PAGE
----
Saturday, April 15, 2017

Adirondack Wildlife: The Belted Kingfisher

Trout Season has opened, but humans, are not the only creatures that prowl the banks of remote streams, or visit the shores of backcountry ponds, in an attempt to snag a small brook trout. Throughout the Adirondacks, there are numerous forms of life that are well adapted for catching fish, and among the most colorful and noisy is the belted kingfisher (Ceryle alcyon). With its large head, long, thick bill, jagged crest, and white band around its neck, the kingfisher provides a silhouette that is easily recognized. However, it is not the unique appearance of this stout bird that initially >>More


Thursday, April 13, 2017

Sights and Sounds of Adirondack Woodcock

Every year around this time, my husband, kids and I haul out the tent blind from our garage and set it up in the field in front of our house. We toss in a few folding chairs, a thermos, maybe a neighbor. At dusk, we take our seats. First come the vocalizations – what are officially called “peents,” but sound more to us like the name Bert repeated in a froggy voice. A male American woodcock materializes – we never see the moment of arrival – and makes his way across the winter-flattened grass. His goal is to impress females >>More


Monday, April 10, 2017

Wood Ducks: Woods And Waters Working Together

Strong and frequent southerly breezes, a disappearing snow pack at low elevations and the presence of large stretches of open water along streams, in the backwater of rivers and in marshes prompt the return of numerous forms of waterfowl to the Adirondacks. When the opportunity arises to reconnect with the area used for breeding, flat-billed, webbed-footed birds take advantage of the favorable conditions and fly north. Included with these returning birds is one of the most colorful and handsome species of waterfowl in North America – the wood duck. Its attractive blend of green, blue, rusty-orange, white and tan plumage >>More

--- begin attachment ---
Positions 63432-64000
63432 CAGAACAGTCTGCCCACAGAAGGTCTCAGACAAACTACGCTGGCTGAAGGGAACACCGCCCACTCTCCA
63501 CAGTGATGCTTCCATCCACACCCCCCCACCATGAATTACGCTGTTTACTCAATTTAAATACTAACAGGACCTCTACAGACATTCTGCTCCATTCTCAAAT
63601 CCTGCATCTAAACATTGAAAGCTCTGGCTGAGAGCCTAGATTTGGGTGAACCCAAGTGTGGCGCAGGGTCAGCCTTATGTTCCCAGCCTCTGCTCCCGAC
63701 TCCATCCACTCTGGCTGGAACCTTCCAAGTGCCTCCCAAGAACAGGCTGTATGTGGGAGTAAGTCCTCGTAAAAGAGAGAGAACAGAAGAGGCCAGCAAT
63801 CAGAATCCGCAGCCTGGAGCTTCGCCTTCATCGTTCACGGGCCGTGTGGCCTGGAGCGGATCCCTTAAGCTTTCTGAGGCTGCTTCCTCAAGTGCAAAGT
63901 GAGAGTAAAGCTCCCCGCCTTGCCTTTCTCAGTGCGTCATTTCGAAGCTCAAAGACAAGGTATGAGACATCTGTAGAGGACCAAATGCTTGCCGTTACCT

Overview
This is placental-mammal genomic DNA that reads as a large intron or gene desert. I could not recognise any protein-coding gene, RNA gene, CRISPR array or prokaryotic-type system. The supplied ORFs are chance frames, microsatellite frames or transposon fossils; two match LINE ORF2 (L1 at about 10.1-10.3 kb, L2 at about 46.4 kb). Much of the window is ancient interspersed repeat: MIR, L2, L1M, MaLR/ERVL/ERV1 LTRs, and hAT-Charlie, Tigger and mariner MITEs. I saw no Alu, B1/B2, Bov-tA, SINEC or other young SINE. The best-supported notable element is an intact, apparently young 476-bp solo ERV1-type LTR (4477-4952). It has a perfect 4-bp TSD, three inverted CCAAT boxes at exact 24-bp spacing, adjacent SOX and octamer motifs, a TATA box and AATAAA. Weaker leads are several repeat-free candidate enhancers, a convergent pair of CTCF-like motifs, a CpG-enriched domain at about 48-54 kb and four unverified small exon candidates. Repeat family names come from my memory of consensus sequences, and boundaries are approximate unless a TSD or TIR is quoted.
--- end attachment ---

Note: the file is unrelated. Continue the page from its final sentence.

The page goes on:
Saturday, April 8, 2017

Update On Lake Placid Maple Sap Tubing Research

The Northern New York Agricultural Development Program has posted the latest research results from NNY Maple Specialist Michael Farrell, director of the Cornell Uihlein Research Forest in Lake Placid, NY. Farrell evaluated the production efficiencies of two sizes of maple sap tubing in gravity-based collection systems. The Evaluating 3/16-inch Maple Sap Tubing Systems Under Natural Flow and Artificial Vacuum Systems in NNY report can be viewed here. Newly-developed 3/16-inch interior diameter tubing has been suggested as a way to achieve greater and easier natural vacuum pressure to draw sap from the taphole in a maple tree. Each additional » Continue >>More


Saturday, April 8, 2017

Missing Lynx Return to New England

In the northern forest, a big gray cat crouches silently in a dense thicket of fir along a snowshoe hare run. Its pointed ears, topped with long tufts of black hair, twitch as it listens intently. The cat’s face is framed by a fur ruff and its yellow-green eyes are alert for movement. Suddenly, the lynx pounces, killing its prey with one quick bite to the neck. As it pads away with the hare, the lynx’s broad furry paws act like snowshoes, supporting it in the deep snow. Its short tail is tipped with black. The Canada lynx, once eliminated >>More